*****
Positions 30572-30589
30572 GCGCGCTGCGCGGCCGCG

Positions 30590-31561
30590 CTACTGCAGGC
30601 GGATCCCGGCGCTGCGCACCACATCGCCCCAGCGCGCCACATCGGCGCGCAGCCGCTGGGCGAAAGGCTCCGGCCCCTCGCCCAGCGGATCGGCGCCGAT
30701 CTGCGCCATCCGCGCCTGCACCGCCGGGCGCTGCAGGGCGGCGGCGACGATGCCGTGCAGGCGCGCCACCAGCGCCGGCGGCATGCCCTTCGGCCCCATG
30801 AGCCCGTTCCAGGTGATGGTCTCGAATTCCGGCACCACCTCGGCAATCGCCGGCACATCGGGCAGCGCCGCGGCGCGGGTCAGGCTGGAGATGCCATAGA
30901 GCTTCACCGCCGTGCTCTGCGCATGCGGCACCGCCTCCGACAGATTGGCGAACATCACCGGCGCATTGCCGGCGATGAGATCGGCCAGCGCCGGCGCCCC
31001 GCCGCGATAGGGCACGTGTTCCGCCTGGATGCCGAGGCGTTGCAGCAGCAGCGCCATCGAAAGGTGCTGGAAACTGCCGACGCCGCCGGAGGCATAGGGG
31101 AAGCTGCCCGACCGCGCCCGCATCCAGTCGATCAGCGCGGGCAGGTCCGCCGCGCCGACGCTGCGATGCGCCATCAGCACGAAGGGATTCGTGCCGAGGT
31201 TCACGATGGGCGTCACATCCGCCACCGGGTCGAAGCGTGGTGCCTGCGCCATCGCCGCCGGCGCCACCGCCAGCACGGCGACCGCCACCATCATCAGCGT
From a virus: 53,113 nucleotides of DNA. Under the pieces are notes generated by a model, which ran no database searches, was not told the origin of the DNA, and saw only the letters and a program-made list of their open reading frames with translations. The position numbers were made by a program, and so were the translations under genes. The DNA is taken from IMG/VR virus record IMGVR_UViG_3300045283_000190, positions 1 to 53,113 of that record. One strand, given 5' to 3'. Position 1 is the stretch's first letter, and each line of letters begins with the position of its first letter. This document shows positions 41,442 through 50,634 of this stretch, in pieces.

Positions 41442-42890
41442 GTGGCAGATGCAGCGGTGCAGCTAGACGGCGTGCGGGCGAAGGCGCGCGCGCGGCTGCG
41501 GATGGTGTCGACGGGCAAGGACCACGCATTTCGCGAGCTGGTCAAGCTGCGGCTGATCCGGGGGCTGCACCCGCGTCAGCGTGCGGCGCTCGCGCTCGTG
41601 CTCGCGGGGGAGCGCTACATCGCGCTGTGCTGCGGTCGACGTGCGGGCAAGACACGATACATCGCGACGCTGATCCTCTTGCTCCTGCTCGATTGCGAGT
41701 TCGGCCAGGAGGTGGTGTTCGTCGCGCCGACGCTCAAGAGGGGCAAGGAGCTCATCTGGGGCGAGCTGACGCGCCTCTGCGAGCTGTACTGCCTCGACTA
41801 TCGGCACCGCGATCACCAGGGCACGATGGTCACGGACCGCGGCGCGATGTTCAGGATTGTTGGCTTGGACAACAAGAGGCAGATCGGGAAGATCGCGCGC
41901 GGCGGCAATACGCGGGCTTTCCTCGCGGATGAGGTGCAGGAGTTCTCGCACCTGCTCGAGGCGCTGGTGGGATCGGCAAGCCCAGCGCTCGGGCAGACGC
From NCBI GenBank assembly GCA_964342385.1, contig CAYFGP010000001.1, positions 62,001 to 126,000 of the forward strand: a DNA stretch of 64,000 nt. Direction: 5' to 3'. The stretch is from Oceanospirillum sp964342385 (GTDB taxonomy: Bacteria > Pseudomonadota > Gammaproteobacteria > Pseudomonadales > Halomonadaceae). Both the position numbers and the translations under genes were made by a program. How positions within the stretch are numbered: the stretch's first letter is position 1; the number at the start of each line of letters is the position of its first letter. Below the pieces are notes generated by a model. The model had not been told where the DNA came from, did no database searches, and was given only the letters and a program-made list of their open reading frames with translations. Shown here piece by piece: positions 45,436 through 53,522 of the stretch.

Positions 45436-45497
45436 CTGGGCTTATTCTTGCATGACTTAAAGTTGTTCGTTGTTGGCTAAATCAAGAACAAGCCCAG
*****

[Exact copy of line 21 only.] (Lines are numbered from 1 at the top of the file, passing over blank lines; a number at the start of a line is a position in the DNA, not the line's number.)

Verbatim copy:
Positions 45436-45497